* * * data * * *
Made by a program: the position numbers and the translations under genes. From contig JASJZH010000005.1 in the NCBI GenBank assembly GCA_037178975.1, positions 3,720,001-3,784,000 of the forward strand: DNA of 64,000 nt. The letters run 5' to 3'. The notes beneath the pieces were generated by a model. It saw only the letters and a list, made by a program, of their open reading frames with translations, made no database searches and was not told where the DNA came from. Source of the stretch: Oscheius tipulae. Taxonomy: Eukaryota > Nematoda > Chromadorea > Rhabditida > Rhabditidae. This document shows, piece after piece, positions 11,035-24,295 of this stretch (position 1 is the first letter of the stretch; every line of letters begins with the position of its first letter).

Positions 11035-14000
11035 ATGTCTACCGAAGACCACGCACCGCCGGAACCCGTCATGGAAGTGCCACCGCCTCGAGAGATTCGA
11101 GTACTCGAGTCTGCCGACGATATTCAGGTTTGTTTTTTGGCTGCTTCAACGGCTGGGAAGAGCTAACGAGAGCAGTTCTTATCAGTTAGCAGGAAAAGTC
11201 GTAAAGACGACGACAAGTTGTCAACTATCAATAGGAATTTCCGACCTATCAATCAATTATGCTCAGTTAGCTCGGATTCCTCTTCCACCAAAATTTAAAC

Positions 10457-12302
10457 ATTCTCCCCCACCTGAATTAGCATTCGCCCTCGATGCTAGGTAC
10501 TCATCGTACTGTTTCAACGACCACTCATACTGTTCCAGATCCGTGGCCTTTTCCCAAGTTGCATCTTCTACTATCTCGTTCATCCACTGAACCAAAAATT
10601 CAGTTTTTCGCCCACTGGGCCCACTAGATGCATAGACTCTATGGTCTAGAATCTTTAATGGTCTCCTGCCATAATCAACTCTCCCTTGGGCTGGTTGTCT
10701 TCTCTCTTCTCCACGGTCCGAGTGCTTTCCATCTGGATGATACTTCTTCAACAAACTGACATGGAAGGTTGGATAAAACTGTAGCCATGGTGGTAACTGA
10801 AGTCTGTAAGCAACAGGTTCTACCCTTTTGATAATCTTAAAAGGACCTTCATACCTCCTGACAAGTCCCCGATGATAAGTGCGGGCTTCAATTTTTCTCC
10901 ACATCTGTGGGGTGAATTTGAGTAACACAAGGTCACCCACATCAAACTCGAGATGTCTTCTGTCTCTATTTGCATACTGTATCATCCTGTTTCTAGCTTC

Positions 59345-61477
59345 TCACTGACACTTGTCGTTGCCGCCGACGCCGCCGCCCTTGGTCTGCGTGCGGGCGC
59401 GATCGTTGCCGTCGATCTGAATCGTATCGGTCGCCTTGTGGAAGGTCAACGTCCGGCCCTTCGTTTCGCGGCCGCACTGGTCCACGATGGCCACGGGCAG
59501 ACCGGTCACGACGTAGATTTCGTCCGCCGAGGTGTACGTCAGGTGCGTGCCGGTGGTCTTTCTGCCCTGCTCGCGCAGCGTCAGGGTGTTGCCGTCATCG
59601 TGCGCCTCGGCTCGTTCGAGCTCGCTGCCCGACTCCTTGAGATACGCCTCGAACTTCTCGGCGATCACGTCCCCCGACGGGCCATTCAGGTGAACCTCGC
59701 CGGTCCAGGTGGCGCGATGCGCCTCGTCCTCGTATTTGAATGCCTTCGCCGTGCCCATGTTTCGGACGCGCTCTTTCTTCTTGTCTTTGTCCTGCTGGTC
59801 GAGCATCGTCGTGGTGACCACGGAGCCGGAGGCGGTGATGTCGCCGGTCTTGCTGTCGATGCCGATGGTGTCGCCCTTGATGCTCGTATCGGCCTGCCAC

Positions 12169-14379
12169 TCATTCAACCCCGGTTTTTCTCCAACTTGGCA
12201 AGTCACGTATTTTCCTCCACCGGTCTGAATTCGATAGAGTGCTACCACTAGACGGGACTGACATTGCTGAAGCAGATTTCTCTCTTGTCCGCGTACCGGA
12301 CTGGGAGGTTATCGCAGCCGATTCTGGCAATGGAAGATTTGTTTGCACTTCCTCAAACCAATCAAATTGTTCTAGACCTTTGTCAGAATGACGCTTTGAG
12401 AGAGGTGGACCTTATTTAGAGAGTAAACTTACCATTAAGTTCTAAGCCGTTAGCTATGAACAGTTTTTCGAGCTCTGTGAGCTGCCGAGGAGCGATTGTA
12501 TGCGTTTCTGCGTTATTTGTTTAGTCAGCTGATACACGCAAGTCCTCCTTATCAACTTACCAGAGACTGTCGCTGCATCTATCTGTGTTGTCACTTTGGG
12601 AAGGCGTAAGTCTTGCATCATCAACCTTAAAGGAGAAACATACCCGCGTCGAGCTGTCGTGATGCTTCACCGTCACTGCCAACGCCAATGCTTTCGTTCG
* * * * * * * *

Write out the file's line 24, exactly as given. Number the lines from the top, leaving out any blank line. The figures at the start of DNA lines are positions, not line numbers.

12401 AGAGGTGGACCTTATTTAGAGAGTAAACTTACCATTAAGTTCTAAGCCGTTAGCTATGAACAGTTTTTCGAGCTCTGTGAGCTGCCGAGGAGCGATTGTA